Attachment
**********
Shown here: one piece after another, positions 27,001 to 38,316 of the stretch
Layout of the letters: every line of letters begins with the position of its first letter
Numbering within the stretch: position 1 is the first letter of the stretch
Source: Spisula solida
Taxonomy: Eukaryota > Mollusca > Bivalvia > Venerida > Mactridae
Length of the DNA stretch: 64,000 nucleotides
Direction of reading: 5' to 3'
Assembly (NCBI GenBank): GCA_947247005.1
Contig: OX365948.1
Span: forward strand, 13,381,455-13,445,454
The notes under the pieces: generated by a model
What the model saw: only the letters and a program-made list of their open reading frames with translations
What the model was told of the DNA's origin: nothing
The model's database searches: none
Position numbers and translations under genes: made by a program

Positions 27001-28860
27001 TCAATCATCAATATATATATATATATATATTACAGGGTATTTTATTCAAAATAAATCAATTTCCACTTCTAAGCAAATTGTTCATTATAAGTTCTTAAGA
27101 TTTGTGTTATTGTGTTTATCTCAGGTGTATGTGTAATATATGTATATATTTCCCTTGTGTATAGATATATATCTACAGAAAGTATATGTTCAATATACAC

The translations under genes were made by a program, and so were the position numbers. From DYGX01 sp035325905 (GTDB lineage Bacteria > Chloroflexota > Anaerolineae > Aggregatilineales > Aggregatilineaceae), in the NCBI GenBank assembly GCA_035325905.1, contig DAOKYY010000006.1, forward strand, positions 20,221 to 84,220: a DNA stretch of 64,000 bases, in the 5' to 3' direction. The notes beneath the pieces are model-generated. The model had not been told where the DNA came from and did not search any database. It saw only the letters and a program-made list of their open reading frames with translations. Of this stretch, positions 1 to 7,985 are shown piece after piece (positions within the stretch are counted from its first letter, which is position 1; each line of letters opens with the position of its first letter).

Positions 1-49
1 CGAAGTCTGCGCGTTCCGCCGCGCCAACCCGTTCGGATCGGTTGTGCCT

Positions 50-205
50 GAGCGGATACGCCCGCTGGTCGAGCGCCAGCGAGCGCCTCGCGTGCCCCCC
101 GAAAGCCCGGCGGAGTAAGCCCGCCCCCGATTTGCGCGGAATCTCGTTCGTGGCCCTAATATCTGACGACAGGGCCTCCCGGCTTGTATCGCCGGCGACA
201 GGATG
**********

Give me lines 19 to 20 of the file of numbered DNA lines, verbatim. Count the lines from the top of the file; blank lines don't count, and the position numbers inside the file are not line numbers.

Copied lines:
The translations under genes were made by a program, and so were the position numbers. From DYGX01 sp035325905 (GTDB lineage Bacteria > Chloroflexota > Anaerolineae > Aggregatilineales > Aggregatilineaceae), in the NCBI GenBank assembly GCA_035325905.1, contig DAOKYY010000006.1, forward strand, positions 20,221 to 84,220: a DNA stretch of 64,000 bases, in the 5' to 3' direction. The notes beneath the pieces are model-generated. The model had not been told where the DNA came from and did not search any database. It saw only the letters and a program-made list of their open reading frames with translations. Of this stretch, positions 1 to 7,985 are shown piece after piece (positions within the stretch are counted from its first letter, which is position 1; each line of letters opens with the position of its first letter).

Positions 1-49